By S Riches and N Cason
Catalogues – people either love them or hate them. Most of them are unsolicited junk mail and end up in our mailboxes uninvited but often if we join a business’s loyalty program we often unknowingly end up with a catalogue inviting us to envisage how we can integrate these products into our lives.
With the growth of the internet and online retail, catalogues have not disappeared and it certainly doesn’t seem as though the volume of catalogues being produced and coming through our mailboxes has slowed down.
Catalogues in fact are seen as very effective in getting people to spend money with those who use catalogues generally spending more money compared to those who only use the internet. Data on average order sizes by customers using either the internet or catalogues shows that catalogues outperform the internet by approximately 6%. The combined use of both channels actually results in even higher sales performance. People are reading catalogues and then using the internet to place their orders.
Catalogues can not only connect customers to a product but also to the brand. Data from the United States indicates the average catalogue takes about $1 to produce and send but that the return on investment is high, bringing in approximately $2 for every prospective customer and $10 for returning customers.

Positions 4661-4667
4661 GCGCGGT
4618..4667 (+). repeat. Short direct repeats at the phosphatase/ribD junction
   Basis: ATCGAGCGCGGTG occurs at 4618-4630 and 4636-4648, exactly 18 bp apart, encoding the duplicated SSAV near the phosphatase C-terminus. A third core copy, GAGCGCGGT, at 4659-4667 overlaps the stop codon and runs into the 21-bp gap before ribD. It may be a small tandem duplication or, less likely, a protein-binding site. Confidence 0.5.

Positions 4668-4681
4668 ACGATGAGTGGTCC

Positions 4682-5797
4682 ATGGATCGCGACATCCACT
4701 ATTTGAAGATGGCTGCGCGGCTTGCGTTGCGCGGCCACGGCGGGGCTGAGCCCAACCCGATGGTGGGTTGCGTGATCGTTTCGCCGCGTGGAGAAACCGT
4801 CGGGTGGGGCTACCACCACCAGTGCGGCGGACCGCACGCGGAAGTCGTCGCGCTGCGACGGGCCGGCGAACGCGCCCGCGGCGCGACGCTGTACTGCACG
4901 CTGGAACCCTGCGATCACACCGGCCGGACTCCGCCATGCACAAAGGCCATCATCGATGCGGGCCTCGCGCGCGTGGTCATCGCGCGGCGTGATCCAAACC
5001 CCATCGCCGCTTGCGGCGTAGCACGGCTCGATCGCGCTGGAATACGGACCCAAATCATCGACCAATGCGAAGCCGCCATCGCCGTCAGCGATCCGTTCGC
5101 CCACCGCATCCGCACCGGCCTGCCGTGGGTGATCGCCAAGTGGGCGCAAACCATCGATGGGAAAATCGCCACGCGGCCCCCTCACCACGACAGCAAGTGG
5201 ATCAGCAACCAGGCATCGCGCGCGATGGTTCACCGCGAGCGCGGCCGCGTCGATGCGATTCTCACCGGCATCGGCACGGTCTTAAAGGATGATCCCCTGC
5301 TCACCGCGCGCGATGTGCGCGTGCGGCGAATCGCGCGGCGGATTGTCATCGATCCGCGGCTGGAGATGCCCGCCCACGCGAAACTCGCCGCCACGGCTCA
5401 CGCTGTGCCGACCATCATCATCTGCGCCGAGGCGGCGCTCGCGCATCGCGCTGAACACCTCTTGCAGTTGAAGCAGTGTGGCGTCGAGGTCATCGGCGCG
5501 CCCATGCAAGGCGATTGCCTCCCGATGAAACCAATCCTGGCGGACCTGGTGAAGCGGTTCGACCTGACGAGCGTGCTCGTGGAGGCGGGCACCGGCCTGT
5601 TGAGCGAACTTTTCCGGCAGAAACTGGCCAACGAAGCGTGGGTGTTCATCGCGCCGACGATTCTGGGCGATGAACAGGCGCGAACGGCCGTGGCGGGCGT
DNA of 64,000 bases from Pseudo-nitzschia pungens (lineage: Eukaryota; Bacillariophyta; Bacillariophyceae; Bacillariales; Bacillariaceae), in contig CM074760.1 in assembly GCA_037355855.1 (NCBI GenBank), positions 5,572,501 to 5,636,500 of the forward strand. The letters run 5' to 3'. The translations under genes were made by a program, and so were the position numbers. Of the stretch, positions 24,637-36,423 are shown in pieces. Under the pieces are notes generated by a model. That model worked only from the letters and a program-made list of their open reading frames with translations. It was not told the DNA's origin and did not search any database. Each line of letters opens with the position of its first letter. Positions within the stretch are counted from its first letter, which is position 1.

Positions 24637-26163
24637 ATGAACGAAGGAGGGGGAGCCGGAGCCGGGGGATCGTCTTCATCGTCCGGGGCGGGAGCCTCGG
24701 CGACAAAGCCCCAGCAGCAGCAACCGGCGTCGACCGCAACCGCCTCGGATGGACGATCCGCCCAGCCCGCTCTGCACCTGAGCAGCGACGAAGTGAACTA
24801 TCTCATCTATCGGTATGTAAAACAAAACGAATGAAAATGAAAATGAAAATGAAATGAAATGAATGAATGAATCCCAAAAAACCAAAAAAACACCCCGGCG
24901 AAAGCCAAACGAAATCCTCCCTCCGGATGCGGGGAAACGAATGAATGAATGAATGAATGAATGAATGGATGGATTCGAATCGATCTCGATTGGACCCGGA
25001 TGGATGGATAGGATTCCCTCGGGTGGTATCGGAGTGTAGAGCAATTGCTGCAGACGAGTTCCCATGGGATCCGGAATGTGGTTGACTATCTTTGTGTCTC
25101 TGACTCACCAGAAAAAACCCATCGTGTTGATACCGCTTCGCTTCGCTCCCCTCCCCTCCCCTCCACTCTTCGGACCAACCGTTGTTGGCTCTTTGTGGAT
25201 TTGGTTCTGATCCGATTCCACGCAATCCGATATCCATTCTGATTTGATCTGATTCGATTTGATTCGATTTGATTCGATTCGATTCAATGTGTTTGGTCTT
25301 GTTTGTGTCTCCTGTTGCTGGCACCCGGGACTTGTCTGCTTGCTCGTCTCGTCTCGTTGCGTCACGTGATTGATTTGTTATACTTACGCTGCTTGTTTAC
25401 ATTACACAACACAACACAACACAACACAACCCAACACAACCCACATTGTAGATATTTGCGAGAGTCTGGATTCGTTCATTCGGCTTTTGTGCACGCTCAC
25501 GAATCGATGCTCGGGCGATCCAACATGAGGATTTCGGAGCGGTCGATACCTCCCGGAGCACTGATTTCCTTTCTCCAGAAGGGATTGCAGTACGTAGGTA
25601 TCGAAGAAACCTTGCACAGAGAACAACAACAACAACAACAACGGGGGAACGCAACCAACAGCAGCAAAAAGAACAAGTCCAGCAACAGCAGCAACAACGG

It’s still a very, very important part of our marketing mix. Consumers “look through it to get ideas and inspiration. And if we do a good job, they get ideas for things they didn’t even know they wanted before they got there.”
Pat Connolly, Chief Marketing Officer – Williams-Sonoma Inc.
Flicking through a catalogue is a fairly easy, you can read it anywhere and flick through the pages without turning on a computer. You can circle products, mark pages, put it down and pick it up later on. As Iacobucci (2014) suggests, catalogues still dominate because they are beautiful and sensual.
A recent report which surveyed 300 UK businesses including B2B and B2C companies across multiple industries, found that nearly half of the businesses did not believe catalogues were required. Ian Simpson, Managing Director of Catalogues4Business (C4B), was baffled with these results and believes that printed marketing material is far from dead and is an excellent additional method for business to market their products and brands.
Personally we love a good catalogue. It’s easy to get hooked on beautiful glossy productions and we actually do find ourselves searching online after being inspired.
We’re selective though….there’s junk mail and then there’s junk mail!
Where do you sit?
Do you love or hate catalogues or are they just junk mail? Do you look through catalogues and then make purchases online or go into the store?
Alive and Kicking: Traditional Print Catalogues to Bolster Digital Sales? https://www.hiper-com.com/en/blog/2015/03/30/alive-and-kicking-traditional-print-catalogues-bolster-digital-sales/#.VU2lEWeJiUk accessed 9/5/15 Is the catalog dead? http://www.kurtsalmon.com/en-ca/Retail/vertical-insight/936/Is-the-Catalog-Dead- accessed 9/5/15
Why Online Retailers Like Bonobos, Boden, Athleta Mail So Many Catalogues. http://www.wsj.com/articles/SB10001424052702304311204579505532568168984 accessed 9/5/15
Are catalogues in businesses outdated? http://www.retailgazette.co.uk/…/22010-are-catalogues-in-businesses-outdated accessed 16/5/15
Iacobucci, D. (2014) Marketing Management (MM) South Western, Cengage Learning, Mason, chapter 2.